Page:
Finance Minister Grant Robertson has announced New Zealand will join the Coalition of Finance Ministers for Climate Action while attending APEC meetings in Chile. The objective of the 39 member Coalition is to share information and promote action to tackle climate change. It was formed in April this year, in ...
    2 days ago
  • CTU speech – DPM
    Ladies and gentlemen, NZCTU President Richard Wagstaff, members of respective unions – thank you for the invitation to speak to you today. This might be preaching to the choir, but the importance of trade unions in New Zealand’s historical arch is difficult to understate. And it is my belief that ...
    3 days ago
  • Police Association Annual Conference
    "Let’s start by acknowledging that it has been a huge year. " Police Association Annual Conference James Cook Grand Chancellor Hotel Wellington Nau mai, haere mai. Tēnā koutou, tēnā koutou, ka nui te mihi, ki a koutou katoa. President of the Police Association, Chris Cahill; Members of the Association and ...
    3 days ago
  • New Zealand announces a further P-3 deployment in support of UN sanctions
    Minister of Foreign Affairs Winston Peters and Minister of Defence Ron Mark have announced the New Zealand Government’s decision to again deploy a Royal New Zealand Air Force P-3K2 (P-3) maritime patrol aircraft to support the implementation of United Nations Security Council (UNSC) resolutions imposing sanctions against North Korea. New ...
    3 days ago
  • New Zealand deeply concerned at developments in north-east Syria
    Foreign Affairs Minister Winston Peters says New Zealand continues to have serious concerns for peace and stability in north-east Syria. “Recent reports that hundreds of ISIS-affiliated families have fled from a camp are deeply concerning from a humanitarian and security perspective”, Mr Peters says. “While we acknowledge Turkey’s domestic security ...
    3 days ago
  • Government on high alert for stink bugs
    Biosecurity Minister Damien O’Connor is warning travelling Kiwis to be vigilant as the high-season for the crop-eating brown marmorated stink bug (BMSB) is under way. “We’re on high alert to stop BMSB arriving in NZ. The high season runs until April 30 and we’ve strengthened our measures to stop stink ...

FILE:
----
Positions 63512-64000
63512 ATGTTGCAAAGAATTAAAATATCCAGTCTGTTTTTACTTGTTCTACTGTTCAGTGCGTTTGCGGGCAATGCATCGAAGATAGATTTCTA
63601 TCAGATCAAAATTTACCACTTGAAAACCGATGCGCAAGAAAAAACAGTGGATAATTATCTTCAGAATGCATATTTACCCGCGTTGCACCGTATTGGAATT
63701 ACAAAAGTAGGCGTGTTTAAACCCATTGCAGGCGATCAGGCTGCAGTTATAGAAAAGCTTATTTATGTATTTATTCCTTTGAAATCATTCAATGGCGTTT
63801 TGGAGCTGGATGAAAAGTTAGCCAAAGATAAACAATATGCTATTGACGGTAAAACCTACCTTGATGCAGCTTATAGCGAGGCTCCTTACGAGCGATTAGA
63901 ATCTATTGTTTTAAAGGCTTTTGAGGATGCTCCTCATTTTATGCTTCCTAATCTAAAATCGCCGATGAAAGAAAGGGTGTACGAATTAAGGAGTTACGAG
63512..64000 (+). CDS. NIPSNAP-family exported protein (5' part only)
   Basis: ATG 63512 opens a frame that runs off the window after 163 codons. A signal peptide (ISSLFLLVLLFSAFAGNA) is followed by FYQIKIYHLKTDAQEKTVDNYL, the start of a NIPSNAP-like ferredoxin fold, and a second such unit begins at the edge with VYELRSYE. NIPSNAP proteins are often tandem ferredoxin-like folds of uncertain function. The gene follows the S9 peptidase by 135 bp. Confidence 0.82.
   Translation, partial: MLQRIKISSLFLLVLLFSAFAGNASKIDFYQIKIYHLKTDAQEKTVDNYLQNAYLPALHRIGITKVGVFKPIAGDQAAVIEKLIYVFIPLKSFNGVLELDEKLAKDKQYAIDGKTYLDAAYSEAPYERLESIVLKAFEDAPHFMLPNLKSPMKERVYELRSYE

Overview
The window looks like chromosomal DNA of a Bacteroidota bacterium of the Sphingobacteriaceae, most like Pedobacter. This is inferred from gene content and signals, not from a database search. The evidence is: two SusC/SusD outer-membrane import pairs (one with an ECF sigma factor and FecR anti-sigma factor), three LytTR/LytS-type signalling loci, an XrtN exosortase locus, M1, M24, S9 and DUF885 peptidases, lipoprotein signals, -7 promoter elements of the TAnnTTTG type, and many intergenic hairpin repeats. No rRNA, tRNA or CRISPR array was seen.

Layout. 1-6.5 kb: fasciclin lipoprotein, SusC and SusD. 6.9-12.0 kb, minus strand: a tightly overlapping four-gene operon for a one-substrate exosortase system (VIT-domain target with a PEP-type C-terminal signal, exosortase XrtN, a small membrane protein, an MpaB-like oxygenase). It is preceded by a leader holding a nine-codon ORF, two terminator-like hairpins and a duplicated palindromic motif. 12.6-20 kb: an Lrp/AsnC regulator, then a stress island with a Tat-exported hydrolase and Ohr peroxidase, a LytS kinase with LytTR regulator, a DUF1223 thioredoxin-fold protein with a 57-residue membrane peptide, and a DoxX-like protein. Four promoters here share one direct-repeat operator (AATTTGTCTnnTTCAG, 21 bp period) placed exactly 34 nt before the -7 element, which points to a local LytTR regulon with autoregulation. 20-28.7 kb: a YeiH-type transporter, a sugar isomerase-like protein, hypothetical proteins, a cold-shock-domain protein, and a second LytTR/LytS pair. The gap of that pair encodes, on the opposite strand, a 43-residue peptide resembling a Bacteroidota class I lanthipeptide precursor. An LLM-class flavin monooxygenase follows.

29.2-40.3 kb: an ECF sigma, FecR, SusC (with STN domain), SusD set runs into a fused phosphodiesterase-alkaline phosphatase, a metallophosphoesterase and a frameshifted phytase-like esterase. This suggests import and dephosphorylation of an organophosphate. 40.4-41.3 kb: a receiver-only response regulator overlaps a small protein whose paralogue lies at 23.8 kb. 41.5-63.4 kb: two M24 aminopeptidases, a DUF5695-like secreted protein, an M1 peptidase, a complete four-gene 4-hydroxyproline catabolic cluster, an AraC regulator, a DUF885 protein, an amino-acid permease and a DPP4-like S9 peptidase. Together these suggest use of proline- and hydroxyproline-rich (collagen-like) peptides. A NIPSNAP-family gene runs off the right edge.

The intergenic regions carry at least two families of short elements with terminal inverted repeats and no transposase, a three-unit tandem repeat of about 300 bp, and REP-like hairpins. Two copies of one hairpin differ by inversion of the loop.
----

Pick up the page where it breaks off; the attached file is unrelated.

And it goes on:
3 days ago
  • Better protections for students in halls of residence
    The Government is moving swiftly to change the law to improve the welfare and pastoral care of students living in university halls of residence and other tertiary hostels. Cabinet has agreed to several changes, including creating a new mandatory Code of Practice that sets out the duty of pastoral care ...
    4 days ago
  • New trapping guide for community and expert trappers alike
    The Minister for Conservation Eugenie Sage has launched a new comprehensive trapping guide for community trappers to help them protect our native birds, plants and other wildlife, at Zealandia in Wellington today. ‘A practical guide to trapping’, has been developed by the Department of Conservation (DOC), and was launched during ...
    4 days ago
  • Widening Access to Contraceptives Welcomed
    Associate Health Minister Julie Anne Genter welcomes PHARMAC’s move to improve access to long-acting reversible contraception (LARCs). PHARMAC has today announced it will fund the full cost of Mirena and Jaydess for anyone seeking long term contraception, lifting previous restrictions on access to Mirena. “I welcome women having greater choices ...
    4 days ago
  • Major upgrade for Taranaki Base Hospital
    The Government has approved the next stage of a major redevelopment of Taranaki Base Hospital, which will deliver new and improved facilities for patients. Health Minister Dr David Clark has announced details of a $300 million dollar project to build a new East Wing at the New Plymouth hospital. It ...
    5 days ago
  • Extra support for rural families
    Extra funding will allow Rural Support Trusts to help farming families, says Minister for Rural Communities and Agriculture Damien O’Connor. “I know that rural families are worried about some of the challenges facing them, including the ongoing uncertainty created by the Mycoplasma bovis outbreak. “Those concerns sit alongside ongoing worries ...
    6 days ago
  • Howard Leaque Beekeeper programme graduation
    Thank you for the opportunity to be here to present certificates to the 16 graduates who have completed a beekeeping course delivered by the Howard League.  Let us start by acknowledging Auckland Prison’s Deputy Prison Director Tom Sherlock, and Acting Assistant Regional Commissioner of Corrections Northern Region Scott Walker - ...
    7 days ago
  • Finance Minister to attend APEC meetings